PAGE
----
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http://dx.doi.org/10.1038/s41588-019-0358-2DOI Listing
http://www.ncbi.nlm.nih.gov/pmc/articles/PMC6463297PMC
March 2019

Identification of rare noncoding sequence variants in gamma-aminobutyric acid A receptor, alpha 4 subunit in autism spectrum disorder.

Neurogenetics 2018 01 18;19(1):17-26. Epub 2017 Nov 18.

John P. Hussman Institute for Human Genomics, Miller School of Medicine, University of Miami, Miami, FL, USA.

Alterations of the gamma-aminobutyric acid (GABA) signaling system has been strongly linked to the pathophysiology of autism spectrum disorder (ASD). Genetic associations of common variants in GABA receptor subunits, in particular GABRA4 on chromosome 4p12, with ASD have been replicated by several studies. Moreover, molecular investigations have identified altered transcriptional and translational levels of this gene and protein in brains of ASD individuals. Since the genotyped common variants are likely not the functional variants contributing to the molecular consequences or underlying ASD phenotype, this study aims to examine rare sequence variants in GABRA4, including those outside the protein coding regions of the gene. We comprehensively re-sequenced the entire protein coding and noncoding portions of the gene and putative regulatory sequences in 82 ASD individuals and 55 developmentally typical pediatric controls, all homozygous for the most significant previously associated ASD risk allele (G/G at rs1912960). We identified only a single common, coding variant, and no association of any single marker or set of variants with ASD. Functional annotation of noncoding variants identified several rare variants in putative regulatory sites. Finally, a rare variant unique to ASD cases, in an evolutionary conserved site of the 3'UTR, shows a trend toward decreasing gene expression. Hence, GABRA4 rare variants in noncoding DNA may be variants of modest physiological effects in ASD etiology.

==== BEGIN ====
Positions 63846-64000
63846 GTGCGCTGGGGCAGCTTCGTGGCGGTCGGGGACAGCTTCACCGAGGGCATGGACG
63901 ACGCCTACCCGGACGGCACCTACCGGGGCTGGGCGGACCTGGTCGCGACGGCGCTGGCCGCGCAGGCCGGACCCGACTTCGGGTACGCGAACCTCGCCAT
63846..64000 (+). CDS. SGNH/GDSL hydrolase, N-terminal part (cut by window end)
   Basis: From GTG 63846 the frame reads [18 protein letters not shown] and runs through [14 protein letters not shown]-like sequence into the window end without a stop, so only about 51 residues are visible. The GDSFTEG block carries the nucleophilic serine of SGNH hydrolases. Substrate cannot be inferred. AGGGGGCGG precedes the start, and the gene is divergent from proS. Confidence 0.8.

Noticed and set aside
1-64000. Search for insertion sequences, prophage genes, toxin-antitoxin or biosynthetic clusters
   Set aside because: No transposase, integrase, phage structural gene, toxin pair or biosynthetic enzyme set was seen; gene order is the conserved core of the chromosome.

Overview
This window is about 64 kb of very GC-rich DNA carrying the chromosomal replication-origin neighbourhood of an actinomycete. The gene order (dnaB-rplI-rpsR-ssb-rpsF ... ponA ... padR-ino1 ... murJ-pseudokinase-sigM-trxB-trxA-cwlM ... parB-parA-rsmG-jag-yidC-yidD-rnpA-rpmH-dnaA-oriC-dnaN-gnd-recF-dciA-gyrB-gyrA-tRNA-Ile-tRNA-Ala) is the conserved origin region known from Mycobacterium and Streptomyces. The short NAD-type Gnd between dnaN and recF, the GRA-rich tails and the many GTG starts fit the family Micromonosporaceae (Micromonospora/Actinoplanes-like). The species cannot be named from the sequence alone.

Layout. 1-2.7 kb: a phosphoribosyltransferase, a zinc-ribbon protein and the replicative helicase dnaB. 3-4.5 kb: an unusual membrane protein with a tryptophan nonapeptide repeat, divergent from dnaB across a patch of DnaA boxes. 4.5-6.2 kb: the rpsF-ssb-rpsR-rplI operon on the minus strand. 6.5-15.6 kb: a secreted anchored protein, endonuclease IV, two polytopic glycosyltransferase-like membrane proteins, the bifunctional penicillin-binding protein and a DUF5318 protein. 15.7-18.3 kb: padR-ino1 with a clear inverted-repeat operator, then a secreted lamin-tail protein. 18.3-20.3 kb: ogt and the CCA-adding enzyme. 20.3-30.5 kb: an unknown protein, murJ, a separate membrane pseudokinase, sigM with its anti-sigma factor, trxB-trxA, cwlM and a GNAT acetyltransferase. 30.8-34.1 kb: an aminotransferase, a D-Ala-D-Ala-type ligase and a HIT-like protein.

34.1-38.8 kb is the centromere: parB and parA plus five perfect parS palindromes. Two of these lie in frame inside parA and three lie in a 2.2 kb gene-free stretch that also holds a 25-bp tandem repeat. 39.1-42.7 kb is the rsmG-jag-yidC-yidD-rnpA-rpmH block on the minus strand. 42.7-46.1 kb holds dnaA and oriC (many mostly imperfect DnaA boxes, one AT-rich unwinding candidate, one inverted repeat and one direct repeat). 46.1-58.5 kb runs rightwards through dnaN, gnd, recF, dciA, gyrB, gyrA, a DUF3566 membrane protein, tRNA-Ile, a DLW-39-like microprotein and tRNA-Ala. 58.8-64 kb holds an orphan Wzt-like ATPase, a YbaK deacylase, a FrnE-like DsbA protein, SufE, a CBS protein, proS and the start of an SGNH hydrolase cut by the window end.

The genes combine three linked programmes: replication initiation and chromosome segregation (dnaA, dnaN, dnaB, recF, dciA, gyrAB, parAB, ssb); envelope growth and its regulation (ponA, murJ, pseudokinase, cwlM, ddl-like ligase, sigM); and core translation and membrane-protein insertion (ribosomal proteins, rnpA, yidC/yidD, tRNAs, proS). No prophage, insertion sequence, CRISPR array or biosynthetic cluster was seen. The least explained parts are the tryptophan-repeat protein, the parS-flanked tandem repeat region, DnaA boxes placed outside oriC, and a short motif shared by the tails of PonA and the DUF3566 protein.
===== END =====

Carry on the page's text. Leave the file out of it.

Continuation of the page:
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http://dx.doi.org/10.1007/s10048-017-0529-1DOI Listing
http://www.ncbi.nlm.nih.gov/pmc/articles/PMC5792317PMC
January 2018

Early-Onset Alzheimer Disease and Candidate Risk Genes Involved in Endolysosomal Transport.

JAMA Neurol 2017 09;74(9):1113-1122

John P. Hussman Institute for Human Genomics, Miller School of Medicine, University of Miami, Miami, Florida.

Importance: Mutations in APP, PSEN1, and PSEN2 lead to early-onset Alzheimer disease (EOAD) but account for only approximately 11% of EOAD overall, leaving most of the genetic risk for the most severe form of Alzheimer disease unexplained. This extreme phenotype likely harbors highly penetrant risk variants, making it primed for discovery of novel risk genes and pathways for AD.

Objective: To search for rare variants contributing to the risk for EOAD.